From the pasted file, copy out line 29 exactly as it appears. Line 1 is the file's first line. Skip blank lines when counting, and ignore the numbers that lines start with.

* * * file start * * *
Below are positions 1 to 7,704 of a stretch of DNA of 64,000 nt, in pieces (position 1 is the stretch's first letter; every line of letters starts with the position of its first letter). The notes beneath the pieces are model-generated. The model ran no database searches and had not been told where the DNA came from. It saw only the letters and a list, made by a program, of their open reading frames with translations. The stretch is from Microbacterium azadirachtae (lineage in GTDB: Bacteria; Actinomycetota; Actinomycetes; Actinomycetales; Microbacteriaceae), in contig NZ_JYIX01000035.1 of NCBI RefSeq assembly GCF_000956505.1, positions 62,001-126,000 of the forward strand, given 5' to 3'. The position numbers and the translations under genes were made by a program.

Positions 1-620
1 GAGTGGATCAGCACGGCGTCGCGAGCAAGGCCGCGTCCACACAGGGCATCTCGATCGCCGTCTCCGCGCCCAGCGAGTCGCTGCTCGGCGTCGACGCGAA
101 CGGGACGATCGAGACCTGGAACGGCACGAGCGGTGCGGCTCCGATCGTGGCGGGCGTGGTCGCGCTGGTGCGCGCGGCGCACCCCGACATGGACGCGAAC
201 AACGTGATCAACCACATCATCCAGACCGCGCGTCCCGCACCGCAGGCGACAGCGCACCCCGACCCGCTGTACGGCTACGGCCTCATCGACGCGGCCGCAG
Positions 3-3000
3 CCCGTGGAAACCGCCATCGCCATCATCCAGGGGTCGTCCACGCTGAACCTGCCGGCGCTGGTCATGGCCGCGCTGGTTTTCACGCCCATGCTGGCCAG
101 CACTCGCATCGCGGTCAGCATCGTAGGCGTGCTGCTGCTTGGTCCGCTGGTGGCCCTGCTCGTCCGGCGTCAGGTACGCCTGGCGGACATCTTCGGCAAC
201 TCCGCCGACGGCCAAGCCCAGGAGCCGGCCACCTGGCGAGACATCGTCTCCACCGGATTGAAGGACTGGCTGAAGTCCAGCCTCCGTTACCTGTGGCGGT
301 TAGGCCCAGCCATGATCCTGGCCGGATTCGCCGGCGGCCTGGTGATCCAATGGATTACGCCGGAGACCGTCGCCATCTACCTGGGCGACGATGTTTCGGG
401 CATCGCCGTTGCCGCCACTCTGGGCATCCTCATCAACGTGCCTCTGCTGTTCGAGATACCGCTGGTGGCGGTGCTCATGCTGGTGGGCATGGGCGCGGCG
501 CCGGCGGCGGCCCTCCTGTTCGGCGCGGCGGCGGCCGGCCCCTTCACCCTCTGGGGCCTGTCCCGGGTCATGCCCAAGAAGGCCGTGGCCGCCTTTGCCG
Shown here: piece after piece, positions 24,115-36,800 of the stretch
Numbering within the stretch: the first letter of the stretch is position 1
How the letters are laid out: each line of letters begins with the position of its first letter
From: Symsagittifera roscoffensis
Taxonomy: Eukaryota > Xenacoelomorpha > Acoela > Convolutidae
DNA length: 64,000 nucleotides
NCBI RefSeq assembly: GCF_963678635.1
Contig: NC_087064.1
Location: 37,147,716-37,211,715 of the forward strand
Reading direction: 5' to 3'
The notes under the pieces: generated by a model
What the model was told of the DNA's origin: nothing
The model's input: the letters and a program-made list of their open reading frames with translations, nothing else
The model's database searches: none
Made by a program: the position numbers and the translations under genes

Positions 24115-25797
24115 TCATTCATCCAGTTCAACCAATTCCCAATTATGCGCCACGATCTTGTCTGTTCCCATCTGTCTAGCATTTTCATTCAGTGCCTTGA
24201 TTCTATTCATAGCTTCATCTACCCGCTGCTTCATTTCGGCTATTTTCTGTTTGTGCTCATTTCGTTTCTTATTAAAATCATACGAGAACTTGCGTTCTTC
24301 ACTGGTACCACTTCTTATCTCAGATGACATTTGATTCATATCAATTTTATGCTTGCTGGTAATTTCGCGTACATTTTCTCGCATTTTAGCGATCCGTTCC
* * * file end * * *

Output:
24115 TCATTCATCCAGTTCAACCAATTCCCAATTATGCGCCACGATCTTGTCTGTTCCCATCTGTCTAGCATTTTCATTCAGTGCCTTGA